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Doing the ''hard yards'' has paid off for Simon and Kirstin Engelbrecht, of Stoneburn, Dunback.
The sheep and beef farmers were named this year's New Zealand Ewe Hogget competition winners, at a function in Queenstown recently.
They took home the title and more than $10,000 in prizes after already winning the crossbred breed section.
The couple, who had been farming on their 611ha Dunback property for nine years, were delighted.
''We never expected to win,'' Mr Engelbrecht said.
''However, we knew we had a pretty productive flock through talking to other farmers and knowing what other flocks do.''
They also have a 170ha property on the coast, which they bought a year ago, where they fatten store lambs and beef cattle along with some breeding cows.
They also have four children: Oscar (16), Sam (13), Anna (11) and Charles (10), who help on the farm when needed.
''They are amazing children who help out often in pretty high pressure situations and poor weather.''
A key factor to the farm's productivity has been their decision to buy the best rams they can.
''We do spend very good money buying terminal sires and that is evident in the lamb weights,'' he said.
''They are really important with more than half the ewes going to the blackface [rams].
''As our ewe performance is pretty high we don't need to have a lot of ewes going to the Coopdale rams for replacements.''
He said the sheep were good mothers with good survivability, although he and Stuart McIntosh, who works for them, did ''a few hard yards at lambing time''.
He said Mr McIntosh was not only ''a great help but a great human being''.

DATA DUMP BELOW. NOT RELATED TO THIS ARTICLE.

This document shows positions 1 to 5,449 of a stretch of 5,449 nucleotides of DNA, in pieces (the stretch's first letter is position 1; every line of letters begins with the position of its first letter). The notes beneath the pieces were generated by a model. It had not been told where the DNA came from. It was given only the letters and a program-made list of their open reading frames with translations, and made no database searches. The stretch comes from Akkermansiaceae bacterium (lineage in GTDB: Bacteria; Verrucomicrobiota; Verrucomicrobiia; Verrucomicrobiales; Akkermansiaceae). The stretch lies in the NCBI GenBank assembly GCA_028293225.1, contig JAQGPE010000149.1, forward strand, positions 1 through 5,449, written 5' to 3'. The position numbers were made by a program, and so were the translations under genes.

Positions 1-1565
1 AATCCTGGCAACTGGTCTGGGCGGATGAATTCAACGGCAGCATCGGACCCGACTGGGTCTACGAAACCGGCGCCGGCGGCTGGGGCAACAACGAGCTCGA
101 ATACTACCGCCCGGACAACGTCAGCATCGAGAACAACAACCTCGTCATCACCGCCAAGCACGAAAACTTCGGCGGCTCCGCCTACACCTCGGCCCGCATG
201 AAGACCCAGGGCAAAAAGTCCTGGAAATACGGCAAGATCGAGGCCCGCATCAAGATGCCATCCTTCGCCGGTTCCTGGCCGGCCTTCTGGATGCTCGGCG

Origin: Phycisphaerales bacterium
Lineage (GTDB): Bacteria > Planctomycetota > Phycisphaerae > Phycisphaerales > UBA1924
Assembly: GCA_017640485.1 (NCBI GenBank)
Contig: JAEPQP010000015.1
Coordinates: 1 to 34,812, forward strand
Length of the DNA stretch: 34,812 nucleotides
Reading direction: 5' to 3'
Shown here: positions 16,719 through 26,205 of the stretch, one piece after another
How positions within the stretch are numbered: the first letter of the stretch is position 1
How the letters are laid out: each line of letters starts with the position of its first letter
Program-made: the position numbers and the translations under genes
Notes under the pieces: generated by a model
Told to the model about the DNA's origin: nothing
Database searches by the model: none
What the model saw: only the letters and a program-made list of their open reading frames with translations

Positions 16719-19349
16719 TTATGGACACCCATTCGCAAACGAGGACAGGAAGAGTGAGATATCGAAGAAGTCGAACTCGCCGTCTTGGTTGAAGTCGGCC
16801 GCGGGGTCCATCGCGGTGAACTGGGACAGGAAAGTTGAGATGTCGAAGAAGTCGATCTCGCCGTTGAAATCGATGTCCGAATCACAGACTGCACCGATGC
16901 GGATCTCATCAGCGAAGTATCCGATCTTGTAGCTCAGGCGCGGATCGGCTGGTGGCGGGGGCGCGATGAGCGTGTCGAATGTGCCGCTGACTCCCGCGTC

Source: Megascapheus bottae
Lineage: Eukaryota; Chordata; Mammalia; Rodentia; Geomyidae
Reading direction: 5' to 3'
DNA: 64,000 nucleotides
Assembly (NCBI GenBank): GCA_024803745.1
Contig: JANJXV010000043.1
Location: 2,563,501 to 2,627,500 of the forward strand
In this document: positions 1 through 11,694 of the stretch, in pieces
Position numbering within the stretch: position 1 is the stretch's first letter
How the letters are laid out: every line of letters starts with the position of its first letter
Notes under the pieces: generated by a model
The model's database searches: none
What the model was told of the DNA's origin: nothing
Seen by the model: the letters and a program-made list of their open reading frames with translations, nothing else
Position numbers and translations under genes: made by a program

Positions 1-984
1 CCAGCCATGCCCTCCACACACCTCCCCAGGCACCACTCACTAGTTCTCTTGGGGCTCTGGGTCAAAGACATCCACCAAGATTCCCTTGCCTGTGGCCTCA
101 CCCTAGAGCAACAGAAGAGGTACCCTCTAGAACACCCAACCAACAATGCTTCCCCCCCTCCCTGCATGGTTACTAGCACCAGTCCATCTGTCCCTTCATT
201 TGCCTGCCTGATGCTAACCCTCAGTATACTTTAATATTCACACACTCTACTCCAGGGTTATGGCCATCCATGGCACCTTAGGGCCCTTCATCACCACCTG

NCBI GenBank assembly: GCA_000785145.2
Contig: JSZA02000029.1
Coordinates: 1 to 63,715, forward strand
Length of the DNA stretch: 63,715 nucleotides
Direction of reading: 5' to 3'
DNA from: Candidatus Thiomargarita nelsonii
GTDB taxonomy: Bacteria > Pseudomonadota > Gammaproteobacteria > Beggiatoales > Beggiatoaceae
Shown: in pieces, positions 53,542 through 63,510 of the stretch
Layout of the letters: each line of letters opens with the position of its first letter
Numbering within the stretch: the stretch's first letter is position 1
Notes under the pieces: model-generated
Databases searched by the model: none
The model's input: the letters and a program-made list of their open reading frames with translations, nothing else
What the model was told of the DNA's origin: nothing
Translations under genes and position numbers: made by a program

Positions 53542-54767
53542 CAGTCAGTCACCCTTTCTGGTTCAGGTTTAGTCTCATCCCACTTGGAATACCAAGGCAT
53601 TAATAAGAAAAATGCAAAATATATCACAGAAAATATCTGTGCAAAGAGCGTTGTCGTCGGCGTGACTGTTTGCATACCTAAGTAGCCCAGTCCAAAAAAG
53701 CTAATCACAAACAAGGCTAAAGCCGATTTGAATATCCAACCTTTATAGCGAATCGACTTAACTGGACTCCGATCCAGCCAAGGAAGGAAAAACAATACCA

''If we have to deal with a ewe pretty much for any reason at lambing time, she is not here next year,'' Mr McIntosh said.
They buy their Coopdale rams from Alastair and Lyn Cocks' Braeburn Coopdale stud.
''I don't have to buy a lot of Coopdale rams as I have never lost one and they hold their condition right through mating, are a good tough sheep, and the lambs are good strong lambs,'' Mr Engelbrecht said.
''They perform well despite the challenges.''
Mr Engelbrecht represented New Zealand in showjumping when he was younger and was a member of the New Zealand training squad and competed in America.
He still has an interest in horses and owns three thoroughbred racehorses.
He leased a farm at Waihaorunga, near Waimate, when he was 19 and at that stage gave himself a 10-year plan to achieve his goals.
''The couple then bought a property in the Hakataramea Valley before moving to Dunback.
He also coaches rugby and belongs to St John and is hoping to get his training finished sometime soon.
Mrs Engelbrecht teaches part-time, and is fully involved on the farm and busy in the community.
The couple will host a field day later this year.